- It is a general principle of administrative law that public bodies should not ‘fetter their discretion’. This means they should consider whether there are exceptional circumstances that justify departing from usual policy to prevent injustice to applicants whose circumstances place them at a disadvantage.
- Ms C’s granddaughter, CC, lives with her. CC is 15. In 2018, they applied for a place at School F. Initially, School F refused. Ms C appealed successfully and then applied to the Council for school transport funding. The Council refused in December 2018. Ms C appealed. The Council dismissed the appeal saying:
- The school was not one of the three closest suitable schools to their home; and
- CC had not been awarded her place on faith grounds.
Was there fault causing injustice?
Distance from home to school and extended rights
- The Council accepted CC has extended rights so would fund her transport if:
- her chosen school was between 2 and 6 miles from home and of the three nearest suitable schools to her house: and/or
- her school was between 2 and 15 miles from her house and was the nearest school preferred on the grounds of religion or belief.
Discrimination against Ms C and CC for lack of faith
- Ms C says the Council would have paid for CC’s transport if she had shared School F’s faith, but because she does not, it won’t. Therefore, she says, she is being discriminated against.
- The Equality Act says it is unlawful for a council to discriminate against someone with a ‘protected characteristic’. Religion is a protected characteristic and the Act and associated guidance are clear that discrimination against someone for lack of religious belief is also unlawful.
- However, in this case, the Council did not discriminate against Ms C or CC either for their religious belief or their lack of religious belief. The only relevant question was whether they shared School F’s religion. If they had, the Council would have funded transport. As they did not it did not have to.
- While the Equality Act and Schools guidance does not provide guidance on Ms C’s exact circumstances, it does say school transport provision is not, in any event covered by the Equality Act. It also says, ‘a local authority would not be unlawfully discriminating simply if it arranges a school bus to a faith school on the outskirts of town but not to another maintained school in the area’.
- From this, it is clear that it is not unlawful discrimination to provide transport for those of a certain faith but not for others. Therefore, I do not find fault.
Failure to consider that she is on benefits.
- The Council accepted Ms C was on benefits and therefore accepted she had extended rights. However, she did not meet the criteria. I do not find fault.
- I have found the Council was not at fault for the way in which it dealt with Ms C’s complaint. However, I have found it at fault for operating an appeals process which is unfair and therefore faulty.
- The Ombudsman often finds fault with councils for ‘fettering their discretion’, that is to say, for operating inflexible policies which do not allow for the application of discretion. This is because a blanket refusal to depart from a policy is arbitrary and likely to lead, at one time or another, to manifest injustice.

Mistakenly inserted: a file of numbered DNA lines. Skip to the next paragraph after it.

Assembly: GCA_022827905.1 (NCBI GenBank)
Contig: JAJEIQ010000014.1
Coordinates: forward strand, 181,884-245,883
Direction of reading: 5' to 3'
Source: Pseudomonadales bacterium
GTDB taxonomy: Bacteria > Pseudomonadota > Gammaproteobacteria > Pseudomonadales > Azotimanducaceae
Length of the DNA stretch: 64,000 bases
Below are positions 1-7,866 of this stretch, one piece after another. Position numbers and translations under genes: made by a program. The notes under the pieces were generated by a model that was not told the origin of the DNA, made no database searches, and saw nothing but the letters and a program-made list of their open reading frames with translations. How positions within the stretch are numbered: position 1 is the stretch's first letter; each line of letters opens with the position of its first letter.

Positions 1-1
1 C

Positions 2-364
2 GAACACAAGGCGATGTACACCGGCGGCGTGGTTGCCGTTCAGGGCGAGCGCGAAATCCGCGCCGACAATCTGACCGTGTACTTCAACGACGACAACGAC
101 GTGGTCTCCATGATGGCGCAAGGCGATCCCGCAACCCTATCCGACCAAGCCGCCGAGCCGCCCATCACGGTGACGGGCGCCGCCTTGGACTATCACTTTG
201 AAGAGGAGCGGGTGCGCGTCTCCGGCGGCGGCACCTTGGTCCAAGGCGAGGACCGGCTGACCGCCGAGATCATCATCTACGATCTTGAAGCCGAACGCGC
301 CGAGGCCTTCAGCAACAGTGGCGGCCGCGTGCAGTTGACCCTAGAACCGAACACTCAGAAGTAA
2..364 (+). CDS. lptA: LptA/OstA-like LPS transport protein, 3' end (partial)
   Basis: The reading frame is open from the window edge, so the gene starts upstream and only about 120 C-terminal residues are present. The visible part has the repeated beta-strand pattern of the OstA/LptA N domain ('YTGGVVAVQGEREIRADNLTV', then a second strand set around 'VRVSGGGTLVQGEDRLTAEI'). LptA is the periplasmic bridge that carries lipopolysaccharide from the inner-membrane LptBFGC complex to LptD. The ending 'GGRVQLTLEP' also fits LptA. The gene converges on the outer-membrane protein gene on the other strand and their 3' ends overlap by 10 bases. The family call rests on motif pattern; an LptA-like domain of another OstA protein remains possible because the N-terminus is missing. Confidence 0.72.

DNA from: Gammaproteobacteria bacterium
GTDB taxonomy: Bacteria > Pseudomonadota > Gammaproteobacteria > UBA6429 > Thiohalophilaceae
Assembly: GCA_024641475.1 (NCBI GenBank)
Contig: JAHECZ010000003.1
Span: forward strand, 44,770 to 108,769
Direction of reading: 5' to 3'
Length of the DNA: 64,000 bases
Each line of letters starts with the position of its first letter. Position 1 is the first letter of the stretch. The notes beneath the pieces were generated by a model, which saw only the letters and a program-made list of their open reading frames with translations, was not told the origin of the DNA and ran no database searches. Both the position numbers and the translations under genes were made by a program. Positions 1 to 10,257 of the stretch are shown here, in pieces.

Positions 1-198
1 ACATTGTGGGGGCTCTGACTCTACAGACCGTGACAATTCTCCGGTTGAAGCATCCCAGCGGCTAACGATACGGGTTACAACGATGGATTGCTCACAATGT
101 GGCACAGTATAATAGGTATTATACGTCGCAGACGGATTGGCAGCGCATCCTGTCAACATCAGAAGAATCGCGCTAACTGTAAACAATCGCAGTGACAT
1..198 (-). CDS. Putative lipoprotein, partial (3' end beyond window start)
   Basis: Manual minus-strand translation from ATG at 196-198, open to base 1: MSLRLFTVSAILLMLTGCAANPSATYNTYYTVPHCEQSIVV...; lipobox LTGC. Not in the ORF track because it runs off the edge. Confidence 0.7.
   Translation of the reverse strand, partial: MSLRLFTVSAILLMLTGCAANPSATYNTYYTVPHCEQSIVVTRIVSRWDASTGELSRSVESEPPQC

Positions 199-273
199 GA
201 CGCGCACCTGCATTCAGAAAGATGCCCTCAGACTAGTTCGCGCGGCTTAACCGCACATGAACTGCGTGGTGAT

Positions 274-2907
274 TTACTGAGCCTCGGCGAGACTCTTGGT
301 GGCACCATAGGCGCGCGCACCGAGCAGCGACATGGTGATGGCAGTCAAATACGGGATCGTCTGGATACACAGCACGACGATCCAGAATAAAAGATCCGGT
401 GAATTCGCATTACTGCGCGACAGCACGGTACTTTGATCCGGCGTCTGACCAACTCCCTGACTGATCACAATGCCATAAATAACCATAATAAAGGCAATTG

- The Council refers us to the School Travel and Transport Guidance which says in s.37 ‘it is very much for the individual local authority to decide whether or how to apply this discretion’.
- The Ombudsman does not accept that it is the intention of this paragraph to allow councils to dispense with any discretionary element to the appeals process in all circumstances. It is rather, we say, a recognition that such decisions are best made on a case by case basis to know how to apply that discretion.
- They are still obliged to consider whether to do so. Setting a policy on the use of discretion can never cover every unforeseen eventuality. The Council is at fault.
- The original decision was signed by the Admissions and Information Service Manager. The appeal was conducted by an ‘admissions and information specialist’. We were concerned that a subordinate officer handled an appeal against his manager’s work.
- The Council says that, while the Manager’s name is on all decisions, the decisions themselves were, in fact, made by junior officers and there is, therefore, no conflict of interest even though the specialist is managed by the manager.
- The Ombudsman says the name of the actual decision maker should be on the decision to be appealed. We find the fact that the specialist handles an appeal of his manager’s decision may lead to a perception of injustice. This is fault.
- I have found flaws in the Council’s appeals process did not cause Ms C injustice.
No injustice, recommendations made
- Although there was no injustice to Ms C, there is a risk that the Council’s current procedures will cause injustice to others. I have therefore made recommendations that the Council should amend its appeals policy and complaints process. The Council has agreed to these recommendations.
- The Council has agreed to write to the Ombudsman within three months and show:
- It has rewritten its appeals policy and associated communications to state that it will consider exercising its discretion in exceptional circumstances;
- It has considered whether to introduce a two-stage complaints process and what its decision is; and
- It has taken action to ensure that the name of the decision-maker appears on the original transport funding decision, not the manager’s.
- Having considered the evidence and applied the relevant law and guidance, I have decided the Council was at fault but that this fault caused Ms C and CC no personal injustice. Nonetheless, I have made recommendations which the Council has agreed to implement. I have closed my investigation.
Investigator's decision on behalf of the Ombudsman